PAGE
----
• Use oven dishes you can serve from, to save washing up
  • Don’t lift heavy pans – dish out at the stove
  • Ask others to move heavy items to the table
  • Avoid bending and stretching when preparing
  • Let dishes soak rather than scrubbing and let them dry themselves
  • Use a dishwasher if you have one
  • Use placemats instead of tablecloths. They are easier to put on the table, and to clean

Child care

One of the worst aspects of fatigue is that sometimes you might feel that you are letting your family down. This can be especially upsetting when you have children. No one is suggesting that you must ask others to take over caring for your children. However, there are things that you can do to make the caring a bit easier on yourself:

  • First of all, explain to your child(ren) that you are feeling tired and so will not be able to do as much with them as before. You may be surprised at how well they respond
  • Plan activities with your children that can be done sitting down
  • Try planning activities where there are facilities to sit while the children enjoy themselves
  • Don’t lift smaller children. Use a pram or pushchair if you have to transport them
  • You may be able to involve your children in some household chores
  • Accept offers from trusted others to take your children to and from school or childcare
  • Accept friends’ and neighbours’ offers to look after your children occasionally
  • Get babysitters in from time to time so you can do some of the things you enjoy doing

Coping with fatigue at work

You may find that you can’t continue working due to fatigue, or that you have to reduce the amount of time that you spend at work. It can help to talk to your employer or personnel/human resources officer and let them know that you may need some time off due to your illness or its treatment.

Don’t feel that you have to work if you are too tired, but if you do want to carry on working, you may be able to find ways of making your work less tiring for a while.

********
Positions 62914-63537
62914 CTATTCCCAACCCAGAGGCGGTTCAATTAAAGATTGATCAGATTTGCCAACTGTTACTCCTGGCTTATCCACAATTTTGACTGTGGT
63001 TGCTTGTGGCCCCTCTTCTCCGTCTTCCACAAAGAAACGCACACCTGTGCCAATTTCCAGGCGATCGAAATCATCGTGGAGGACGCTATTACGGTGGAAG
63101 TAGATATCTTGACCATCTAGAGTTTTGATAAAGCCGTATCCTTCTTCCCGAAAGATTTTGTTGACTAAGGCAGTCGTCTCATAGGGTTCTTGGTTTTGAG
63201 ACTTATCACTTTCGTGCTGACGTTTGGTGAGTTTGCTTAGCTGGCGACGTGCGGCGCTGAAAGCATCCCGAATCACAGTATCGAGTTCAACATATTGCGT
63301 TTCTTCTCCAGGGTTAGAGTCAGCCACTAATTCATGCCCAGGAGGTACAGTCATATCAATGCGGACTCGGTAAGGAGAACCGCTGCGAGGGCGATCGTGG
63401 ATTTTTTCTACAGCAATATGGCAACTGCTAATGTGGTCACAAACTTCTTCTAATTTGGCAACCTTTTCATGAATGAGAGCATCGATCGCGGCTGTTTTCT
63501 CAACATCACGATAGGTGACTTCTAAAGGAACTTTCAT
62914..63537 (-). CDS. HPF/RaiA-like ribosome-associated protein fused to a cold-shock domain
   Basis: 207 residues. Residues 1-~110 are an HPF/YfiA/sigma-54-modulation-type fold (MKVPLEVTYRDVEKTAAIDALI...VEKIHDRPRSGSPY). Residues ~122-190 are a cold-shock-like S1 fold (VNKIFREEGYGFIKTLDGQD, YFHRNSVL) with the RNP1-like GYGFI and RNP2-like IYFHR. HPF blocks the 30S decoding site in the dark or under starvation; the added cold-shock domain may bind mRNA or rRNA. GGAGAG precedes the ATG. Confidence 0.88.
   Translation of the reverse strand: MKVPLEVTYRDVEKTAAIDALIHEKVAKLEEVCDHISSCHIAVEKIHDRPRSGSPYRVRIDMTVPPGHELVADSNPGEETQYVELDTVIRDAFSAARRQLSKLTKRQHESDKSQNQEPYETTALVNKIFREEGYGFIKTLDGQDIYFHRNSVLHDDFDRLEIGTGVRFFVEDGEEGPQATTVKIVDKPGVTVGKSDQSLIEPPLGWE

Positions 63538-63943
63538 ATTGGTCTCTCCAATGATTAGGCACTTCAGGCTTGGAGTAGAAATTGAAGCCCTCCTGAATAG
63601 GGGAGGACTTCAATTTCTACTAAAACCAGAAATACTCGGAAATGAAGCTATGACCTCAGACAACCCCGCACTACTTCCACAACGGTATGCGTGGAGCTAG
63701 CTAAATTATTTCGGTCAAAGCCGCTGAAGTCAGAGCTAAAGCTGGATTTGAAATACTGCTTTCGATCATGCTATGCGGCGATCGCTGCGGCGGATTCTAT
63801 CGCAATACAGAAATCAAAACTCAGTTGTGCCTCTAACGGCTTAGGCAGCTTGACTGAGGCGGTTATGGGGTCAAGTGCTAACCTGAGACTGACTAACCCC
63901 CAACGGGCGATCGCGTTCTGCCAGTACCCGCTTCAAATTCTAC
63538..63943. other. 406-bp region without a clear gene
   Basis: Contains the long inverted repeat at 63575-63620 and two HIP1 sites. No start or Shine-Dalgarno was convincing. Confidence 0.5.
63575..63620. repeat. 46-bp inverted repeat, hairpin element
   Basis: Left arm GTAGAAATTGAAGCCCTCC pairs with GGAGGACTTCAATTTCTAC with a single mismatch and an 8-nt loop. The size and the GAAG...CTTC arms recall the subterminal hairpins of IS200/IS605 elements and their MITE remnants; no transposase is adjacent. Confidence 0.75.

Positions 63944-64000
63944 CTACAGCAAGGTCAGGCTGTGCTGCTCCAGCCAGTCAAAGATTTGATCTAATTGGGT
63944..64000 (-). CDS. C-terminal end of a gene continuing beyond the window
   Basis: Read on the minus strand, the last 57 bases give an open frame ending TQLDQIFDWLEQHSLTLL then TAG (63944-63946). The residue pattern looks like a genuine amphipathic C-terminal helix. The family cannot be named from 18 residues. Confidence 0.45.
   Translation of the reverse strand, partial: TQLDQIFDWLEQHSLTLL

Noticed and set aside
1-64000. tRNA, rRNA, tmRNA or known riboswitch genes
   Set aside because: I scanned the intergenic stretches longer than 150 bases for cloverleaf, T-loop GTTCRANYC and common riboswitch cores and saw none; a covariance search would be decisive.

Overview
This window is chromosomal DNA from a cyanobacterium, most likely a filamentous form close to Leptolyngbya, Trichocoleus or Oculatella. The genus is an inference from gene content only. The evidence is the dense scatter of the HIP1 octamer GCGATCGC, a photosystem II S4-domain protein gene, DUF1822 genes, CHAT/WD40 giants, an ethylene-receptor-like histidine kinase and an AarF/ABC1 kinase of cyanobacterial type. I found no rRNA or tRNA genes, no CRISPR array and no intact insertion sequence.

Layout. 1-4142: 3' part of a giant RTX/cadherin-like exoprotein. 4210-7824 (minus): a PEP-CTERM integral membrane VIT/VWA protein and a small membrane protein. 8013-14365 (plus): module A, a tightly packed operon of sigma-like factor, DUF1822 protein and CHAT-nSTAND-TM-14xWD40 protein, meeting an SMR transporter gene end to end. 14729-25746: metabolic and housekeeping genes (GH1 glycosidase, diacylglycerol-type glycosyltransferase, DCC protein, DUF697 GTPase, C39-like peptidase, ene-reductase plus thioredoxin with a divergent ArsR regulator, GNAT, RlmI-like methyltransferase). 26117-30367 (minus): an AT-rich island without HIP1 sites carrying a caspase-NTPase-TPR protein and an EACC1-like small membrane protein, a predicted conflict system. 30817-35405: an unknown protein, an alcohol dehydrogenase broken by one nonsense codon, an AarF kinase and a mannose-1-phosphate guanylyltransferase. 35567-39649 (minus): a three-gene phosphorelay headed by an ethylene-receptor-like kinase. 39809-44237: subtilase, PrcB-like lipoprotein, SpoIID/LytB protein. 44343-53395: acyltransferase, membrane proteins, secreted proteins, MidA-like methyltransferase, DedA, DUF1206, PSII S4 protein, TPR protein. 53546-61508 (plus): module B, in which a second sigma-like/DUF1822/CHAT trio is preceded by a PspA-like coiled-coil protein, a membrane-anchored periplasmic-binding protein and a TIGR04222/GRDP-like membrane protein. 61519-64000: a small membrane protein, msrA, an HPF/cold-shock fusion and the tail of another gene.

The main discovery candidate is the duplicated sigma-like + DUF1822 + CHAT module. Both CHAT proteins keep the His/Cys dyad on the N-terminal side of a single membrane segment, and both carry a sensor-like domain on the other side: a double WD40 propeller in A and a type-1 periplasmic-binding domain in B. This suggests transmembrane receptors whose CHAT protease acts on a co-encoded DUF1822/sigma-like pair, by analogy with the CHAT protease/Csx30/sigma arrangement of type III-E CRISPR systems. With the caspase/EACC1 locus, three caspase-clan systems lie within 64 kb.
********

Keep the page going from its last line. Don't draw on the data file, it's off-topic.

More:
People with certain illnesses are protected by the Equality Act, which prevents employers victimising or discriminating against people with a disability. The Act also states that employers are expected to make reasonable adjustments to support employees in the workplace. You may want to make suggestions for adjustments that could help to support you. Things that your employer can do to help include:

  • changing your hours so that you can travel to and from work at less busy times (outside the rush hour)
  • asking colleagues to be supportive and to help with some of your work
  • finding you a parking place near to your place of work
  • letting you take a short break every now and again to lie down and rest
  • allowing you to work from home, if possible
  • finding you lighter work if your job involves physical exertion or heavy lifting

If you are self-employed, it can help to talk to the Department for Work and Pensions about benefits that you may be entitled to claim.


Some useful hints:

  • keep a diary of what and when you eat every day
  • try to take advantage of the times when your appetite is best
  • if your taste changes, try different foods, or eat the foods that taste best to you
  • ask your doctor or nurse for any leaflets that are available which give dietary advice
  • you can also ask your doctor to refer you to a dietitian, who can give you helpful ideas


It’s important to try to exercise a little if you can, even when you are unwell. Research has found that exercise may actually help relieve the symptoms of fatigue. The problem is that too much exercise might make you tired, as can too little, so it’s important to find your own level. A good balance between being active and getting plenty of rest is best. The physiotherapist at the hospital may be able to advise you about what would suit you.

General suggestions for exercise

  • Regular, light exercise such as walking has been shown to reduce fatigue as well as nausea and vomiting, and can help some people to sleep better
  • Plan some activity or light exercise into your day
  • If exercise is impossible, try to stay active in your daily routine